This video was recorded at Park Ave. Elementary in Des Moines, IA. Our mission was to get two- six inch geothermal header lines (supply and return) into a utility tunnel beneath the school. The shot wasn’t very long but we had very limited room to work and tight tolerances. We first needed to drill thru a six inch thick concrete footing and then an eight inch thick cinder block wall to get into the utility tunnel. Then, we had to open up the pilot hole to just over eight inches using a reamer. The job specs required that the bore be at least four inches off the floor but safely below the electric conduits that were running about 16 inches above the floor. Our next issue was that the tunnel was 3 inches narrower than we needed to be able to take our drill head off and put on the reamer. So, we decided to drill three inches into the opposite wall to give us enough clearance. As you watch this video, I apologize, the lighting was not very good for the first bore but it was much better for the second. If you’re curious how the pipe got into the tunnel, after we cut the hole bigger we pushed the pipe thru the hole from the outside then the mechanical crew fused the flanges on as soon as the pipe was inside.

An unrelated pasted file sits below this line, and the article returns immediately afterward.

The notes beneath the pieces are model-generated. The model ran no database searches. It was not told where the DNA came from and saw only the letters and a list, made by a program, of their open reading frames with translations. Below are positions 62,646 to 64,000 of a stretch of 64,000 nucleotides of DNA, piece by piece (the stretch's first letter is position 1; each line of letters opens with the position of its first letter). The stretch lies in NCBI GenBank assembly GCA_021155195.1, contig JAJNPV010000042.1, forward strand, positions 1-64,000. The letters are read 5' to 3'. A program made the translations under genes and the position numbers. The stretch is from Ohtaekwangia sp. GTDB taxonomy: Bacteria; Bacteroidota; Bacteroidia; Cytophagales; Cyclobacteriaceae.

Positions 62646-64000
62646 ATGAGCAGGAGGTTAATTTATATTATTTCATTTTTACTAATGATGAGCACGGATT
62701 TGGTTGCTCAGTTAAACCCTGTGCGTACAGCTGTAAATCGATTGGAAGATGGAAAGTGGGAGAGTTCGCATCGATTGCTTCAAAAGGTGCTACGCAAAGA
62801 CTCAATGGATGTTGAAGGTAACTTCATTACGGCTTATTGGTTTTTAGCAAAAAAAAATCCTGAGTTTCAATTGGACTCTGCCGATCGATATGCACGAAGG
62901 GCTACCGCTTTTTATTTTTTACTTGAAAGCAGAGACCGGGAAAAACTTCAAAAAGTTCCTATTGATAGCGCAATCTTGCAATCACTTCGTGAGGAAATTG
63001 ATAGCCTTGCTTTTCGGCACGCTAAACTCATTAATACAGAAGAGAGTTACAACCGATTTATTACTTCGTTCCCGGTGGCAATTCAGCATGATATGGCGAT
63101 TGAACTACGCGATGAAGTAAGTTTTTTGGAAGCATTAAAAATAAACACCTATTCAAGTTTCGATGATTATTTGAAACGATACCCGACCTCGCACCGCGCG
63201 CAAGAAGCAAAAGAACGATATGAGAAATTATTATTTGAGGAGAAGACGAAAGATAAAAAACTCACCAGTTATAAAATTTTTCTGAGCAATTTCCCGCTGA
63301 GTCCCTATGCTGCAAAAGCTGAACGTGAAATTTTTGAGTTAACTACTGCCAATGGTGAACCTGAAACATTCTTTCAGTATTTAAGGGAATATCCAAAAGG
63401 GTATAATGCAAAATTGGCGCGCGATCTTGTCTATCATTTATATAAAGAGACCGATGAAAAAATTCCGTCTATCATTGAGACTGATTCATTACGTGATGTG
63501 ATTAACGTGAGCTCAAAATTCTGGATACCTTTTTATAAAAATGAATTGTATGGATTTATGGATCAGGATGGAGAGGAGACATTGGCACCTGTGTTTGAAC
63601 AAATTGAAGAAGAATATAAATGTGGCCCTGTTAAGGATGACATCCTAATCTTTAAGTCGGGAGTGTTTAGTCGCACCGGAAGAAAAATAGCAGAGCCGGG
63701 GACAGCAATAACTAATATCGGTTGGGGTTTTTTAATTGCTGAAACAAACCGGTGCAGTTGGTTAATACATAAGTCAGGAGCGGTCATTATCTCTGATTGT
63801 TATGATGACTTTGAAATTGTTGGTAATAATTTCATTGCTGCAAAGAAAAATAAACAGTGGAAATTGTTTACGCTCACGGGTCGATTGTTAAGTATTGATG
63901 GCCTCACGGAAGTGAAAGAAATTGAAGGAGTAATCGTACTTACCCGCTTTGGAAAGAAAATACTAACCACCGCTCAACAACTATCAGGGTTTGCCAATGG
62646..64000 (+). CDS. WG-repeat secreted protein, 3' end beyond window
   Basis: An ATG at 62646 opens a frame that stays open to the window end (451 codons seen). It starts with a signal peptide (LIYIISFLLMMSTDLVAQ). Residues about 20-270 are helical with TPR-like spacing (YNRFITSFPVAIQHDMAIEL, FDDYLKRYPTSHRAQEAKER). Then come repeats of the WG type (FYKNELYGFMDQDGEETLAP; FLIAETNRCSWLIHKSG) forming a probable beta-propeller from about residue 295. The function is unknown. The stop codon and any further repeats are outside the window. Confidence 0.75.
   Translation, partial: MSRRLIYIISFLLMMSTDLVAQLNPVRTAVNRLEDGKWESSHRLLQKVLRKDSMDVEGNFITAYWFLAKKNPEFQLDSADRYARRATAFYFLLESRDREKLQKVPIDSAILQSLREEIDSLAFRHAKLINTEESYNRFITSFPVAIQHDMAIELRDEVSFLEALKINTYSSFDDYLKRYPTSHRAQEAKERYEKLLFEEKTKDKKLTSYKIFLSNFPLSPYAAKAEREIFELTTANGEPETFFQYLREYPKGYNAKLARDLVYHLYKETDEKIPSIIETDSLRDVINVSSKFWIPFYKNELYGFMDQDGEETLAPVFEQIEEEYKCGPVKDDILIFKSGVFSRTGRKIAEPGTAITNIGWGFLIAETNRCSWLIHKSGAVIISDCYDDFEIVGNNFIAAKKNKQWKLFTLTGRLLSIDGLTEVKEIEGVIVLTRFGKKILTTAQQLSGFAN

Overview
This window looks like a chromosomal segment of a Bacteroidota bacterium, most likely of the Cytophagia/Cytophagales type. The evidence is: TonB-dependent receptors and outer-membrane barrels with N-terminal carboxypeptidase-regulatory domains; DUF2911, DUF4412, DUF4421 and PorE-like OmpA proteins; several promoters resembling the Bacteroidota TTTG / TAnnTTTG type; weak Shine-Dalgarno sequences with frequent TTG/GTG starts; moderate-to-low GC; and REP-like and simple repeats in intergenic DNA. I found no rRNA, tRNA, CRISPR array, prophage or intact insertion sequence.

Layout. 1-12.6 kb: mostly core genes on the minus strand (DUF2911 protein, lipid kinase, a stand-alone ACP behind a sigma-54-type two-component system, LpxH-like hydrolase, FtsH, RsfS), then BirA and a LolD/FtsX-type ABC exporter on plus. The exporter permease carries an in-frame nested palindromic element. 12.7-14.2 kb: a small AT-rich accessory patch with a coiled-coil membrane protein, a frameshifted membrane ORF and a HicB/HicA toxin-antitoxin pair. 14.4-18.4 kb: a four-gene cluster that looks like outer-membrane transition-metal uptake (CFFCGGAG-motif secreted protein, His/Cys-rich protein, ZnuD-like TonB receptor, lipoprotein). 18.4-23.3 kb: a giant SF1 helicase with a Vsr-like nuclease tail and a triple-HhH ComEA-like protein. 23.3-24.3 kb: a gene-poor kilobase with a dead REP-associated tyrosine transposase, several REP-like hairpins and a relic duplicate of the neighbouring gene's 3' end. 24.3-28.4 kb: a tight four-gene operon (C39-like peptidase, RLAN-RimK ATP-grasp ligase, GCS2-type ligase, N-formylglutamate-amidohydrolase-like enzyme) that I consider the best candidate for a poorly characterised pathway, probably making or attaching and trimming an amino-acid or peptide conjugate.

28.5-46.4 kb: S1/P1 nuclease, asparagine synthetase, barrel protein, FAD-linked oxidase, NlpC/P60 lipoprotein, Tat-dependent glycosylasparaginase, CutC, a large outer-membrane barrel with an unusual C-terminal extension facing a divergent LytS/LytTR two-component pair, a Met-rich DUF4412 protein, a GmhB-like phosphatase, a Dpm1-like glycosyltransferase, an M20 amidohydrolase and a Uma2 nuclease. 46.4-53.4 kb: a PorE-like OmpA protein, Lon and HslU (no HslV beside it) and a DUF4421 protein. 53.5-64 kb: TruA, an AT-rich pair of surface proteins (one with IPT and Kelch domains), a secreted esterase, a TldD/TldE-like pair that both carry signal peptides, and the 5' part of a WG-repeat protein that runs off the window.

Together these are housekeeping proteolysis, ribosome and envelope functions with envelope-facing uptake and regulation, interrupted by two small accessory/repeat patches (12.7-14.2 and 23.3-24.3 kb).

Drilling into a Manhole.
This video was recorded on the West side of downtown Des Moines, IA. We needed to bore a two inch conduit into a manhole in the middle of the street. We have drilled into many manholes before, but this particular one was different. The only open spot for us to drill into was a spot roughly five inches in diameter. Since our drill head cuts just over a four inch hole we essentially had to be dead on the first time. To give you some detail, what you will be looking at (from the top down) is the manhole with a cast iron sleeve, a concrete riser ring and the top of the sewer box. I have a white paint mark on the spot where the head needed to come in.